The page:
Spotted lanternfly detected in new area of West Virginia

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Spotted lanternfly
An adult spotted lanternfly with its wings closed. At about 1 inch long, they are found July to December. Photo credit: Pennsylvania Department of Agriculture.

CHARLESTON, W.Va. — Taylor County has now been added to the list of West Virginia counties where the invasive pest spotted lanternfly has been detected. A single spotted lanternfly was found in a trap set by the West Virginia Department of Agriculture in early August near Grafton. The United States Department of Agriculture-Animal and Plant Health Inspection Service confirmed the finding.

WVDA Plant Industries staff found a sizable population of the pest near downtown Grafton earlier this month. Taylor is the eighth county in West Virginia where spotted lanternfly have been detected. The other counties include Hancock, Brooke, Mineral, Hampshire, Morgan, Berkeley and Jefferson.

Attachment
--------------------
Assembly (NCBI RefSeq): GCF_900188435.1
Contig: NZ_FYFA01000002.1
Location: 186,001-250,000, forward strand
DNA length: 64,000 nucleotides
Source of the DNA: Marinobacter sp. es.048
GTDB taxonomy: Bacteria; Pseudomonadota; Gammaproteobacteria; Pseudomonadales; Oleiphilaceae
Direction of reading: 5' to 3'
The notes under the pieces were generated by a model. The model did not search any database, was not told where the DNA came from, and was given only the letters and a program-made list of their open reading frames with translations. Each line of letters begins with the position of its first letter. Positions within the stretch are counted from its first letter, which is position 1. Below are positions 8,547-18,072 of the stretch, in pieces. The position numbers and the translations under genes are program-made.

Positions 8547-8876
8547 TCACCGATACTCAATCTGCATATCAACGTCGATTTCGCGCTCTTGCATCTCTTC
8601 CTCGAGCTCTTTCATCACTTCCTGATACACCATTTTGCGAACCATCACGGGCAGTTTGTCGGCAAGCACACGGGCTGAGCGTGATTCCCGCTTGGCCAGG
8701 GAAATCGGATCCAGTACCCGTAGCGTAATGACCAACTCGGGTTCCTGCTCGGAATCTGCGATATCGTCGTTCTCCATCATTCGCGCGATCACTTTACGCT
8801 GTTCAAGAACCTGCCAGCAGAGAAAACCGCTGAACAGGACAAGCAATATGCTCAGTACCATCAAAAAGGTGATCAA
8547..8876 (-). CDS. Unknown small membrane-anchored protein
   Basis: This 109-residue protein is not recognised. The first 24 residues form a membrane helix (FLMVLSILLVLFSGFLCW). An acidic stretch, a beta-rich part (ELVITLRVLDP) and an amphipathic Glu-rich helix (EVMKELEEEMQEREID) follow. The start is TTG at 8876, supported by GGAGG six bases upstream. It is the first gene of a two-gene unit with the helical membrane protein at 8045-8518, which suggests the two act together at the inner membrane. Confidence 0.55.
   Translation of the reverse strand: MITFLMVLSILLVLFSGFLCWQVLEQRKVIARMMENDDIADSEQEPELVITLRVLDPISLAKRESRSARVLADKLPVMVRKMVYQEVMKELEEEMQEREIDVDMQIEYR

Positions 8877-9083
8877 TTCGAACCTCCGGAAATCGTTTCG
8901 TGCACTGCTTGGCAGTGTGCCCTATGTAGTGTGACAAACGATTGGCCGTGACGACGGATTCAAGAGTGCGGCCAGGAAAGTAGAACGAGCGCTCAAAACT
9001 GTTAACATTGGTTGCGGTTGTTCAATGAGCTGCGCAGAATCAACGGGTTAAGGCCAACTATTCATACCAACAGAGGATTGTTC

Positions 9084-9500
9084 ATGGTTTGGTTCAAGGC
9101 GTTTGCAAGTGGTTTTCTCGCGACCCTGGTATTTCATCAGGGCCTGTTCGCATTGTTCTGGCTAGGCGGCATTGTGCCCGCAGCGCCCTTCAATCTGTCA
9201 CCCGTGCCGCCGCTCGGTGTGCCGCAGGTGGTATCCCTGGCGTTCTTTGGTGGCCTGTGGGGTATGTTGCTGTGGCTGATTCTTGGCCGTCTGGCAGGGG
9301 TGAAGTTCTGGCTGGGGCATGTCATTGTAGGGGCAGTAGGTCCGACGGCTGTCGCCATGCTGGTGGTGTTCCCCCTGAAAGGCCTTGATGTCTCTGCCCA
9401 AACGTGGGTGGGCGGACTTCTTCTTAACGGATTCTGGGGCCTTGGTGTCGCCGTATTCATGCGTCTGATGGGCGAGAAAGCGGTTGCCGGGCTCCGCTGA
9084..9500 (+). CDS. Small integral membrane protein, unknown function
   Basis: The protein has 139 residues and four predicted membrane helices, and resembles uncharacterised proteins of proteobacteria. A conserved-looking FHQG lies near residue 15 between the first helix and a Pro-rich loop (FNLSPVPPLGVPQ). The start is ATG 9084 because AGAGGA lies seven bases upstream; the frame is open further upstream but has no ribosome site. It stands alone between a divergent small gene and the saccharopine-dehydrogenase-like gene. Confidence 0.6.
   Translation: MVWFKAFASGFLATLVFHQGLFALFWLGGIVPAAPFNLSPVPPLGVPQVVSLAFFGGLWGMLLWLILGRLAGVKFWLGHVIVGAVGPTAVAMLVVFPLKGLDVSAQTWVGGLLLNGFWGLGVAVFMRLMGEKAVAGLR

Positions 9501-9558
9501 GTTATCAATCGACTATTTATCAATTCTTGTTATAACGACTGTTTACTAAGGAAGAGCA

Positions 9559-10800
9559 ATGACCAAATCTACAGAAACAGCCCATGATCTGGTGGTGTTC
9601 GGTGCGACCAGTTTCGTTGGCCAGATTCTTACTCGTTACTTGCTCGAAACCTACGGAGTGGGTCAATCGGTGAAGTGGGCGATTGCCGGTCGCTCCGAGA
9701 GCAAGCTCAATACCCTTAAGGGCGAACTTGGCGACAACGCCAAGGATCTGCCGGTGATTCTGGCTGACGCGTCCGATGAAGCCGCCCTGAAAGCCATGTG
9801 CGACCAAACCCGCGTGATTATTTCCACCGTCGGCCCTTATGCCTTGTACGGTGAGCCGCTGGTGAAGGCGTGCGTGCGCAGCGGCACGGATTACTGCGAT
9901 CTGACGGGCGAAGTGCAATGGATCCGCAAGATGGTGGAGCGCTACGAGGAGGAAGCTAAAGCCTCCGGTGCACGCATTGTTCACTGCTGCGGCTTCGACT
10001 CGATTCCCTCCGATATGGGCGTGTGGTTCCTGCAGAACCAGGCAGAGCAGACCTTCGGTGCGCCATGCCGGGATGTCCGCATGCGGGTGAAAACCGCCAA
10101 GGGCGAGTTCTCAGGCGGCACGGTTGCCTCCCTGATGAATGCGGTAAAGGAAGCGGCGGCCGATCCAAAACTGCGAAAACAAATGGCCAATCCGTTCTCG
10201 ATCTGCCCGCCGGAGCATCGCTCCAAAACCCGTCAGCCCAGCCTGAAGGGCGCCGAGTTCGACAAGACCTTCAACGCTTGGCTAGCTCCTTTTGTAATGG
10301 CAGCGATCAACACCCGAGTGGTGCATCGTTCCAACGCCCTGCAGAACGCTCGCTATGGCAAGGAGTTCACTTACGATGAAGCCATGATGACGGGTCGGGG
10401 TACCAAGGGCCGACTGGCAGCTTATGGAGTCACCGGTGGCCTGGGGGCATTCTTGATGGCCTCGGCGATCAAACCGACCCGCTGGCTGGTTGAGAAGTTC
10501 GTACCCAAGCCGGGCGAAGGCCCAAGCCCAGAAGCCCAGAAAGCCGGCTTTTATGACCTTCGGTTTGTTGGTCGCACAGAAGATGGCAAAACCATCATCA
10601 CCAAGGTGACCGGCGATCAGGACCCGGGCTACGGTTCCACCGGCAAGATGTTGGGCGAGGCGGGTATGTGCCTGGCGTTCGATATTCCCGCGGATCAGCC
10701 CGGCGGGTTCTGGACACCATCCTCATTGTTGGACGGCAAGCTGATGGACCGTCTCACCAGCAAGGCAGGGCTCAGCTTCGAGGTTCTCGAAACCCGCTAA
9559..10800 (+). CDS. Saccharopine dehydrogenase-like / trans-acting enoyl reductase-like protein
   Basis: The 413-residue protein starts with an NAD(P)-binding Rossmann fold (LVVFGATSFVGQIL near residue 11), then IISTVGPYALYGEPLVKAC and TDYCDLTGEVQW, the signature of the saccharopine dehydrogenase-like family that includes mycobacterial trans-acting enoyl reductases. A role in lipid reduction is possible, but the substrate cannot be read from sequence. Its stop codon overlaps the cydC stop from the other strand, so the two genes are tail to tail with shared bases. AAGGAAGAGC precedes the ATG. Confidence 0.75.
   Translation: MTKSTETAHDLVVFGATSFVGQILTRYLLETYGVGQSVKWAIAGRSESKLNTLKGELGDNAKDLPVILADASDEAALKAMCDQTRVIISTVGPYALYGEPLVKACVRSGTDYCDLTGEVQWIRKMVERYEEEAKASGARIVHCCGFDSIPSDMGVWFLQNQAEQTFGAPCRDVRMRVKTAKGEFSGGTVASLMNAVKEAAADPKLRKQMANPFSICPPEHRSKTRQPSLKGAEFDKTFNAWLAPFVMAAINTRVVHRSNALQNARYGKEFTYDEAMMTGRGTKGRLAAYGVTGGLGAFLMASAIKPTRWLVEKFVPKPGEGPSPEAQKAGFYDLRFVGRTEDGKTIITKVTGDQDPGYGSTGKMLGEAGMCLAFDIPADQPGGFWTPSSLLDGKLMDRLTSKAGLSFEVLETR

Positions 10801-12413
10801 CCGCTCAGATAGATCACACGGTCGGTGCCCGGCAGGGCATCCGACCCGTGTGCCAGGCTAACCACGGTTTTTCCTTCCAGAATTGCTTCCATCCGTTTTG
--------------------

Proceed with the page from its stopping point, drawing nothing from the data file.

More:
The spotted lanternfly is an invasive plant hopper that is native to China and arrived in North America hidden on goods imported from Asia. Juvenile spotted lanternflies, known as nymphs, and adults prefer to feed on the invasive tree known as tree-of-heaven but also feed on a wide range of crops and plants, including grapes, apples, hops, walnuts and hardwood trees.

To report a spotted lanternfly sighting in West Virginia, send a photo, your location and contact information to bugbusters@wvda.us or call 304-558-2212.

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